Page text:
After it's coined people start to use the word in conversation as well as writing. Usage spreads from there. Lexicographers are the people paying attention to that proliferation.

They're the ones who write and edit dictionaries so a merriam-webster lexicographer will notice words in popular websites books journals and even comic strips. And they're not just looking for new words they're also looking for new spellings and meanings of older words. Oxford English Dictionary's have over 250 specialists who do similar research.

Their reading program of recruited readers has been around since 1857. My, how has language changed since then. But things are probably a little easier now lexicographers will typically put words into a searchable database alongside the context of how it's being used as well as the source but eventually these huge databases need to get narrowed down into a dictionary length book.

That's when some more specific criteria comes in. The three criteria that merriam-webster cites are frequent use, widespread use, and meaningful use. Someone called a definer makes that decision which is then looked over by more high-ranking teammates but after that the word is in!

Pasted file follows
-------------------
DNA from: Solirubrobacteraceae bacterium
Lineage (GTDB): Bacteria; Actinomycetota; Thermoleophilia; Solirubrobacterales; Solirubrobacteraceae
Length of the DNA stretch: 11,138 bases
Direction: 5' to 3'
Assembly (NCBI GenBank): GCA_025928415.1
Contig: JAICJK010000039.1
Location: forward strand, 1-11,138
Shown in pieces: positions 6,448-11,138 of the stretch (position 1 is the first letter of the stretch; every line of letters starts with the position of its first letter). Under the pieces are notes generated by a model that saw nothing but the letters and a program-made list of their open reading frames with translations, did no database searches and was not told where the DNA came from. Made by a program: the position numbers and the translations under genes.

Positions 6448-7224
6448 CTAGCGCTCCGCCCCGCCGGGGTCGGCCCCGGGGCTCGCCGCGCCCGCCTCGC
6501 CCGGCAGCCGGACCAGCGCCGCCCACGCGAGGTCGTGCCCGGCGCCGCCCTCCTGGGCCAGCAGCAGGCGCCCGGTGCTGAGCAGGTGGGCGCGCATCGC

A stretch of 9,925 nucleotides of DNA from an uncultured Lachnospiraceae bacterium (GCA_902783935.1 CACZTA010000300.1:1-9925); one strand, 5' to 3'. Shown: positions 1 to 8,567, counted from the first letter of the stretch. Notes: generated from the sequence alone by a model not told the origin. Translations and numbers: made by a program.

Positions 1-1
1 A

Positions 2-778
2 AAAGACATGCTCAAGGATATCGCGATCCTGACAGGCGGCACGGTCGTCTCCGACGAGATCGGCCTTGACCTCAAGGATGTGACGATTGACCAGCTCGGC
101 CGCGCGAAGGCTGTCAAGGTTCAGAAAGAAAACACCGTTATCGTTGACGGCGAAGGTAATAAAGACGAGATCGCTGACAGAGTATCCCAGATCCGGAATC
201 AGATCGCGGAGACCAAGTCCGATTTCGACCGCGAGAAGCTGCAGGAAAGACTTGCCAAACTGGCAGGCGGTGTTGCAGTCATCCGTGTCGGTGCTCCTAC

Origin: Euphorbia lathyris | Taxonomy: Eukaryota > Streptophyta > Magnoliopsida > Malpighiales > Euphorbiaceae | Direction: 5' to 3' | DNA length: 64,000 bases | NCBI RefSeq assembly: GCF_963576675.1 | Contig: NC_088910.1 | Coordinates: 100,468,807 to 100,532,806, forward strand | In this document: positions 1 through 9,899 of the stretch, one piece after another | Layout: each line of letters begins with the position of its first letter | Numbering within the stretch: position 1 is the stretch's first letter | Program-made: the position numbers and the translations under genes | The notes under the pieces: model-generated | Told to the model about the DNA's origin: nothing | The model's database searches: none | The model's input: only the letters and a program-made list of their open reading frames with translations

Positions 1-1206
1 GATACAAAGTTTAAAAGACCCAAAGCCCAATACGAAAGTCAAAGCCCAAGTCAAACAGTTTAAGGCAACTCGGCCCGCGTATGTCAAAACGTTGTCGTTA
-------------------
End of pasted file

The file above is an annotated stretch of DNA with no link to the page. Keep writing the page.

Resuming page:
Get me a definer! I got some words I can add to the dictionary! Oxford English used to wait two to three years before putting it in a print dictionary to make sure a word and its meaning were sustainable.

Nowadays words and meanings can become really important and well-known even quicker than that. Let's do a quick list of some little-known terms for language related phenomena. An acrolect is a specific type of dialect. it's the most prestigious version of a language or the closest you can get to speaking it in the languages standard.

When every letter of an alphabet fits into one sentence or phrase that's a pangram or hollow alphabetic sentence. Pangram came from Greek words meaning all and letter. A lipogram is usually a longer phrase and it's one in which the writer has intentionally left out one or more letters.

Ghost words appear in the dictionary but they haven't actually been used or established. Often this is because the people writing the dictionary made a mistake at some point and then it kept getting republished. Crutch words are ones like actually, basically, and like.

They're filler words or phrases that we use for emphasis or to give ourselves a little break to figure out the rest of the sentence. Uuuuum, everyone has a favorite. You use a pidgin when you're trying to communicate with someone who doesn't speak the same language as you.